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Princess Mononoke

Buena Vista Home Video

Directed by Hayao Miyazaki

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Review by Damon Houx                    

When Japanese Anime master Hayao Miyazaki's Princess Mononoke debuted in Japan in 1997, it was the second biggest film ever to open in that country, only surpassed by the worldwide juggernaut that was Titanic. But when Mononoke finally made its way to American shores two years later, it was released under a storm of controversy.

Picked up by Disney's specialty studio Miramax, Mononoke arrived theatrically in a dubbed version, with voices provided by actors with a cachet of indie hipness (Billy Bob Thornton, Claire Danes, Billy Crudup, Gillian Anderson), and adapted by comic book auteur Neil Gaiman. Miramax had picked up the film under contract not to cut a frame, but were this not in the provisions of the agreement, they would have — and in fact tried to (as reported on the Internet Movie Database). Serious Anime fans on these shores rejected the Americanized Mononoke because of the dubbing, preferring to buy bootleg tapes of the Japanese original, and by attempting to make the film more American-friendly, Miramax actually alienated the one audience they needed for the invaluable word-of-mouth promotion that all successful films enjoy. After all, unlike Miyazaki's earlier My Neighbor Totoro — or other imports like Digimon or PokemonPrincess Mononoke's appeal was not to the under-12 set, and parents weren't going to drop their children off at some weird foreign cartoon, no matter how much critics raved about it. It was a classic Catch-22, and Mononoke floundered at the box office.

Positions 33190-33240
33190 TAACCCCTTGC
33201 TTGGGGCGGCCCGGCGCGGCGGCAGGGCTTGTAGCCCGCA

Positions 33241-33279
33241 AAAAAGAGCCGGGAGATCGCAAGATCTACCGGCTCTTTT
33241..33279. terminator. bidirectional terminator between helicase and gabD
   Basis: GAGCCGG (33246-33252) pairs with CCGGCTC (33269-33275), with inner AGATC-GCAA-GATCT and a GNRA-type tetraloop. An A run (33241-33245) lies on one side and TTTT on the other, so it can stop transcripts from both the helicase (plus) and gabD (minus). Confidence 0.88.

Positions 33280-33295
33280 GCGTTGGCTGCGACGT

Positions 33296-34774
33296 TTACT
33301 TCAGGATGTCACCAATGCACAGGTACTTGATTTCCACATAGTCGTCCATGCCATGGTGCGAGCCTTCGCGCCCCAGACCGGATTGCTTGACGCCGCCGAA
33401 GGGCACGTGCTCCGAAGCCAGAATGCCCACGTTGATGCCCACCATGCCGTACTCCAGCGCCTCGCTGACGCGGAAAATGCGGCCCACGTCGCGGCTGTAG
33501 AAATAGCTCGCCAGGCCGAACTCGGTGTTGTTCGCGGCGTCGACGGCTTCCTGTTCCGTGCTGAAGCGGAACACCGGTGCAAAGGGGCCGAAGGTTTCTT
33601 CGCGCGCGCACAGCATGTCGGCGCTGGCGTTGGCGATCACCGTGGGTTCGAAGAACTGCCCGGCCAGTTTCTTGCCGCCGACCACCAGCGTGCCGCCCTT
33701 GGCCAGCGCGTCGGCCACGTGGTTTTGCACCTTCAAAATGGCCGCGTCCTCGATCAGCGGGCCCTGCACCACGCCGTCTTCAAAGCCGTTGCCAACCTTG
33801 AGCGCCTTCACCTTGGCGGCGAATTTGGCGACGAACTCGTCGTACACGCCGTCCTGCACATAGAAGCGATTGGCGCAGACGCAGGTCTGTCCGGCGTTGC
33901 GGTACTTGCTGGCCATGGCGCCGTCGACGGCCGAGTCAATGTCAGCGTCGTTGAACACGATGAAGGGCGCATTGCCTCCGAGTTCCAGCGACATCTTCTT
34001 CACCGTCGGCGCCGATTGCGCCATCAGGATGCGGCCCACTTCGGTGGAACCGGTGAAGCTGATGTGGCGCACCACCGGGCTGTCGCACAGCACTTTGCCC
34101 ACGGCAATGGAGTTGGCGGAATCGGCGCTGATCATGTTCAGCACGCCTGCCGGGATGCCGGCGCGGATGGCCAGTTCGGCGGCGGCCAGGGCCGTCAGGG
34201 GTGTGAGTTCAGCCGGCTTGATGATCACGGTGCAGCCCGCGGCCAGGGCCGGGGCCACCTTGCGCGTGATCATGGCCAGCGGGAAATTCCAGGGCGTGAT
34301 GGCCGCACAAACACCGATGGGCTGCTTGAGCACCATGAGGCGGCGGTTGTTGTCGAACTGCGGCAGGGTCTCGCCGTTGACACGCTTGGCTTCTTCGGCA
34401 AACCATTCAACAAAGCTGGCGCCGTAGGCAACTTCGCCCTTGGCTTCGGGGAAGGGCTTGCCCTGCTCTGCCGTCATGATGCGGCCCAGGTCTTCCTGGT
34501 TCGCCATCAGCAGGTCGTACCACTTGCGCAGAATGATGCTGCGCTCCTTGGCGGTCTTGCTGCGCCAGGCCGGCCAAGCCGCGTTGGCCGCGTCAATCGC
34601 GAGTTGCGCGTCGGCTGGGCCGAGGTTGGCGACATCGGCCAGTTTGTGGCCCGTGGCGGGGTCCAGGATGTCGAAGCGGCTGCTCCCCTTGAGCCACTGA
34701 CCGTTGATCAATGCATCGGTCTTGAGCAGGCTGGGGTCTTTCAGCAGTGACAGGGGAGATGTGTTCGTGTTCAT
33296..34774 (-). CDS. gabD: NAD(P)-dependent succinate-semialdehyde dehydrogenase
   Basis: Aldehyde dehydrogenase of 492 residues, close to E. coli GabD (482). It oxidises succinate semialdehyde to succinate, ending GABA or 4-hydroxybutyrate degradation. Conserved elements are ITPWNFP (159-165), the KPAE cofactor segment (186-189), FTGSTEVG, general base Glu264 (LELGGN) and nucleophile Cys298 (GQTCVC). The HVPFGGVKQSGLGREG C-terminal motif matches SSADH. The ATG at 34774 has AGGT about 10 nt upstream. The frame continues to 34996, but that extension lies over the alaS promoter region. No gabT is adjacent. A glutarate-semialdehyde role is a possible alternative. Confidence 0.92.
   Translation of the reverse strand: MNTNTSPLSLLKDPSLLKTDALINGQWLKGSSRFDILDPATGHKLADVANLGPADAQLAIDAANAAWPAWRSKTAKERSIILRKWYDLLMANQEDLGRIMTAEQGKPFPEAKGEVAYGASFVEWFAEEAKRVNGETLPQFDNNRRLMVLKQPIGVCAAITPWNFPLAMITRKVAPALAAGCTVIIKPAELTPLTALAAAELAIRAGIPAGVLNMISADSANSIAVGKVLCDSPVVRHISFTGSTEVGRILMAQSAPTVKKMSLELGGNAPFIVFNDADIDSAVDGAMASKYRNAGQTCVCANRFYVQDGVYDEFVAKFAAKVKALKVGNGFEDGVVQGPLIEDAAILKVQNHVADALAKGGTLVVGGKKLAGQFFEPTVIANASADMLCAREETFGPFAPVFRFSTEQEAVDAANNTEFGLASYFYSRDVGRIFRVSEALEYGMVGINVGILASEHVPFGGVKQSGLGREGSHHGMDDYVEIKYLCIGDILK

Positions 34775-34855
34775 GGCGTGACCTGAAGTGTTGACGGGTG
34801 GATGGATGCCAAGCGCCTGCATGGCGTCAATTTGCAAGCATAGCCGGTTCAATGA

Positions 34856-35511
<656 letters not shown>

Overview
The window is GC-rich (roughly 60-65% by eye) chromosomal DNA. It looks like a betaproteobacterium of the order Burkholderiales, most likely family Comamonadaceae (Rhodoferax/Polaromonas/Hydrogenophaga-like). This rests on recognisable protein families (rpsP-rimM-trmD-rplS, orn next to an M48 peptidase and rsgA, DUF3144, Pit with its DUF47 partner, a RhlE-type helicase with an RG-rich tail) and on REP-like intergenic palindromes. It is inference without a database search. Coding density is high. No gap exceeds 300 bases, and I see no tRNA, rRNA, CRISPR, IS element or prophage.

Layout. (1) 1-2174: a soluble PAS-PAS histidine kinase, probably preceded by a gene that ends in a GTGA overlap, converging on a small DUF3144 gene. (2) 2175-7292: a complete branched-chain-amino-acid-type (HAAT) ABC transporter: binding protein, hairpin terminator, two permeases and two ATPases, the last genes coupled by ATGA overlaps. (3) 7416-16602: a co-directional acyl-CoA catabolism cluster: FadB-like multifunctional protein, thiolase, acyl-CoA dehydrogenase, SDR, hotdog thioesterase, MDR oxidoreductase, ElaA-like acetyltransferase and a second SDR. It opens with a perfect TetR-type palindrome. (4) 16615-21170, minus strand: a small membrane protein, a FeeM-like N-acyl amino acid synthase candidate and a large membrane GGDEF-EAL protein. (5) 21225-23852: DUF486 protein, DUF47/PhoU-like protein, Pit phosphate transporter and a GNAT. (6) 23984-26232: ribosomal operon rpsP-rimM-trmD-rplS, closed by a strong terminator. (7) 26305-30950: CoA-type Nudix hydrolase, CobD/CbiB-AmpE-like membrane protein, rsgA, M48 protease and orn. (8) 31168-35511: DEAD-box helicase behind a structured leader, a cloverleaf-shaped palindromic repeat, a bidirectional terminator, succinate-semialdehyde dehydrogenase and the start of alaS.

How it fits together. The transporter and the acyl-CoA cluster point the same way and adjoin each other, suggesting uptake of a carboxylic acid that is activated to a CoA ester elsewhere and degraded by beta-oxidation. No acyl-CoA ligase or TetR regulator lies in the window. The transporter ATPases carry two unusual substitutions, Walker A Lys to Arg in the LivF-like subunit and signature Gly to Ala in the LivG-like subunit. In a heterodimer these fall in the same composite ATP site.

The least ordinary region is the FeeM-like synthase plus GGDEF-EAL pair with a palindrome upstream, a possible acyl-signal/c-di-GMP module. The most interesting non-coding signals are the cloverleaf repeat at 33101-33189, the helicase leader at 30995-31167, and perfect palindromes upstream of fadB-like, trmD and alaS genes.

If DVD fans have learned anything since the format arrived in 1997, it's that DVD releases can cleanse all sins — directors can restore footage lost via studio-imposed cuts, and unrated versions of films can appear as well. But for Princess Mononoke the battle continued. When it was released on VHS, it again was only available in the dubbed version. And again, Anime fans felt burned. When the DVD was announced without the Japanese language track, fans protested and sent Miramax a petition, which could have arrived at the Mouse House stillborn. Disney/Miramax already does a pretty poor job of releasing imported films of Anime and Hong Kong action (every Jet Li and Jackie Chan film released by them has been dubbed, and many edited to near incoherence). But — surprisingly, shockingly even — the studio listened to their consumers, and the original Japanese language track was added (in DD 5.1, no less) with a literal Japanese translation, alongside the English dub track.

But despite the general success, the petition was a hollow victory. It may not change Disney's overall policy towards foreign titles, and other glaring errors in their catalog probably won't be corrected. Frankly, it's silly when fans have to beg a company to release a product correctly, and it probably will happen again and again. But the Mononoke DVD is a victory. Without it, the DVD edition of one of the best animated films ever made would be a sham.